Turmoil in White House: Steve Bannon the latest victim of Donald Trump's chaotic management style

On Wednesday, US President Donald Trump removed chief strategist Steve Bannon from the US National Security Council.

Steven Bannon. AP

Steve Bannon. AP

Bannon, one of the president's closest aides, is a controversial figure: the former editor of the right-wing conspiracy theory website Breitbart News (which also acts as a platform for white nationalism), has described himself as a "Leninist" who wants to "destroy the administrative state."

Bannon is the latest victim of the president's famed chaotic management style. Trump reportedly enjoys playing his advisers and confidants against one another and letting them fight it out for his time and his ear.

Further complicating things is an open door policy at the White House which allows even low-level staffers such as former Apprentice winner Omarosa Manigault to gain access to him.

Bannon's elevation to the National Security Council (NSC) in January, which came in conjunction with the demotion of the director of National intelligence and the chairman of the Joint Chiefs of Staff, was seen as a radical move, which drew criticism even from members of his own party.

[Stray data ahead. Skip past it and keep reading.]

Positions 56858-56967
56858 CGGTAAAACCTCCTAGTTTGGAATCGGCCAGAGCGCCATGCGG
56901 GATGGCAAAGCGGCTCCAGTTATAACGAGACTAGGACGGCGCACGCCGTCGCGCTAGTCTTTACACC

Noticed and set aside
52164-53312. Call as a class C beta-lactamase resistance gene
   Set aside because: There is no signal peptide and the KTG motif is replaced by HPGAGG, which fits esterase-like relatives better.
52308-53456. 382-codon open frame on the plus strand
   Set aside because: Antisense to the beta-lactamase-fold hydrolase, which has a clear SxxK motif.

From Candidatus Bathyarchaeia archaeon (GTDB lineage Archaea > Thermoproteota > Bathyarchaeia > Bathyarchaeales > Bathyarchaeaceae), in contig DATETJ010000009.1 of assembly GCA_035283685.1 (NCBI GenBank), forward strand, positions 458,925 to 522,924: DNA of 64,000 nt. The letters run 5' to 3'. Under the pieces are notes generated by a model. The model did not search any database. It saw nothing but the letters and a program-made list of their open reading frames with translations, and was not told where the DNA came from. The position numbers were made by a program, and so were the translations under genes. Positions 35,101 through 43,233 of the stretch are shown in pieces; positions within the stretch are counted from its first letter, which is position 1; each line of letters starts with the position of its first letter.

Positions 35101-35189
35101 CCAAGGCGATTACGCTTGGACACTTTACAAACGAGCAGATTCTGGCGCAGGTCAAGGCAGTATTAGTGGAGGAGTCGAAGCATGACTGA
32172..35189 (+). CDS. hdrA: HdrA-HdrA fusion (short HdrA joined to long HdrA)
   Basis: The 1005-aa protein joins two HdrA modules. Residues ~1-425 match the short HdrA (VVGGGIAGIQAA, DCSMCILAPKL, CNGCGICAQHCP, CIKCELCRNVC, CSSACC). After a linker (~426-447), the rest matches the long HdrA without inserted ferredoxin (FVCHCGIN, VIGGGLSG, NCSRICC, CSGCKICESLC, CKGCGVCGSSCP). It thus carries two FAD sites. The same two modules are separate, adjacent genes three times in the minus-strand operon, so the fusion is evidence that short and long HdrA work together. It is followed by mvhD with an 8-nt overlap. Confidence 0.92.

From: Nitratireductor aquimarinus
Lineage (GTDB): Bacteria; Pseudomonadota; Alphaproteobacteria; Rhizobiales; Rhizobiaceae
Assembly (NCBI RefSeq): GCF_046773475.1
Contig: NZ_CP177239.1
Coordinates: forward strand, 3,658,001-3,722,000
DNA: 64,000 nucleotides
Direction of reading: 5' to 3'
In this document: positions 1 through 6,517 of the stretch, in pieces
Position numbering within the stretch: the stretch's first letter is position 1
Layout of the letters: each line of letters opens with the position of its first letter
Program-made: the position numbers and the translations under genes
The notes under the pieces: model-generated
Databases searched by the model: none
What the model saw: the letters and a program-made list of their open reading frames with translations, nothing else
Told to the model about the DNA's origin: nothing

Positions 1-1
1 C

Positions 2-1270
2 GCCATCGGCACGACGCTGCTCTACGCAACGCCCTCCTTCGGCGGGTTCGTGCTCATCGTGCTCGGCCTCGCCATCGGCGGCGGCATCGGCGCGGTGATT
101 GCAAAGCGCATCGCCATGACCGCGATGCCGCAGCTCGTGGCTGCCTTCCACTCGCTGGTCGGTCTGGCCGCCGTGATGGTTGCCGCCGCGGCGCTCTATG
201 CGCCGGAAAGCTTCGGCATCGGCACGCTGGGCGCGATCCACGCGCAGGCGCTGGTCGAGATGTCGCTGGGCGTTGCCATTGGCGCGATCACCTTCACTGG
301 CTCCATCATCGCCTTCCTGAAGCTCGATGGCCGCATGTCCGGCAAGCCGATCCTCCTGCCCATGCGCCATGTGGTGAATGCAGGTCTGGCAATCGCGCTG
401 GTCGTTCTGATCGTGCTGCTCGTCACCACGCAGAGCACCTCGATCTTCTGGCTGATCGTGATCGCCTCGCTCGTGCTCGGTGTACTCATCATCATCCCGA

The New York Times reported that Bannon's departure from the NSC comes as a result of a power play by Trump's son-in-law Jared Kushner and daughter Ivanka Trump, and at the insistence of National Security Adviser Lt Gen HR McMaster.

Bannon is said to have increasingly lost the confidence Trump confidants, including Kushner and Ivanka, after the public implosion of the president's healthcare bill and the immigration ban being repeatedly struck down by the courts.

But the final push came at the urging of McMaster, who insisted that the Situation Room, where decisions of life and death were made, was no place for a political adviser, The New York Times reported.

Trump's transition chaos

The first casualty of Trump's management came during the transition: Former New Jersey Governor Chris Christie was ousted as transition chief in November and replaced by vice president-elect Mike Pence, a move that threw the Trump team into a state of disarray and left world leaders trying to reach the President-elect by blindly dialling Trump Tower.

The axing was the result of behind the scenes maneuvering by Kushner, who reportedly had a frostly relationship with Christie. As a former US attorney in New Jersey, Christie had been involved in the prosecution of Kushner's father, which resulted in a jail sentence, The Washington Postreported.

Two other members of the transition team with strong ties to Christie—Representative Mike Rogers of Michigan and Matthew Freedman, a lobbyist who consults with corporations and foreign governments—were also pushed out.

'They view jobs as lollipops, things you give out to good boys and girls'

The Atlantic reported that Eliot Cohen, a top official in George W Bush’s State Department and a professor at Johns Hopkins University, warned fellow Republicans to steer clear of serving in the Trump administration right off the bat.